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Elementary Classroom: Making the Most of the First Month

Maurice J. Elias

Prof. of Psychology, Director, Rutgers Social-Emotional and Character Development Lab (www.secdlab.org), Director, the Collaborative Center for Community-Based Research and Service (engage.rutgers.edu)
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Starting off school in the right way is important, as it is in many areas of life. Folks at Responsive Classroom have been studying this process in grades K–6 for years, and have compiled great advice. I'd like to share with you some essential ideas, from them, and from my own experiences in schools.

Setting Goals

The first month of school is about inspiration and security. It may sound like an odd combination, but it's what kids need. Specifically, your first 30 days should explicitly address the following five things:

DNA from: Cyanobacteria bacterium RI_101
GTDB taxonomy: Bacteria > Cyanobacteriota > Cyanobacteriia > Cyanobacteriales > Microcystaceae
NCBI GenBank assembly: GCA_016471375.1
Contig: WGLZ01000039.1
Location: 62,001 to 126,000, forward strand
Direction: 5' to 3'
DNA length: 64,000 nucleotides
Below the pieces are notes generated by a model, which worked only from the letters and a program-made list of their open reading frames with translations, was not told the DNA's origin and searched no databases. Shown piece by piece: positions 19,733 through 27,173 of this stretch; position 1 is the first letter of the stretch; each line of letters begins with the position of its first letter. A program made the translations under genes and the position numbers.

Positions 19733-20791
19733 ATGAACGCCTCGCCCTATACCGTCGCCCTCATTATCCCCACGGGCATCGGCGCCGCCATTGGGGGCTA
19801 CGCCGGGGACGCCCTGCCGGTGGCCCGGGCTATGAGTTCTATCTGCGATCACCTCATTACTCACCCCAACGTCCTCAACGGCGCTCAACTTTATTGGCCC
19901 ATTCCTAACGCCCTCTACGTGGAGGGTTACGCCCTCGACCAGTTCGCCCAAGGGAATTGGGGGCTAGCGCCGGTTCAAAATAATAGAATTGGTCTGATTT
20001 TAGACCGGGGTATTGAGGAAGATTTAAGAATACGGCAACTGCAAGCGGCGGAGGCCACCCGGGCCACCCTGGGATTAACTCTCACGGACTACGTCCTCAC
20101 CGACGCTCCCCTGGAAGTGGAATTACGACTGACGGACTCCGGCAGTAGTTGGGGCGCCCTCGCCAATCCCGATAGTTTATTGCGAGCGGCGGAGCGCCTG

1. Create a sense of belonging and purpose. Students are part of a school and a class that are special and for which students' presence and attendance are important.
  2. Learn classmates' names and something about them. Keep it simple and age-appropriate.
  3. Learn and practice some key routines. Routines provide reassurance and a sense of security for students. Take ample time to cover these and practice them. Remember, what is routine for you is likely still a source of apprehension for many students.
  4. Feel excited and motivated about what's to come. Give kids a sense of how what they will learn will help them.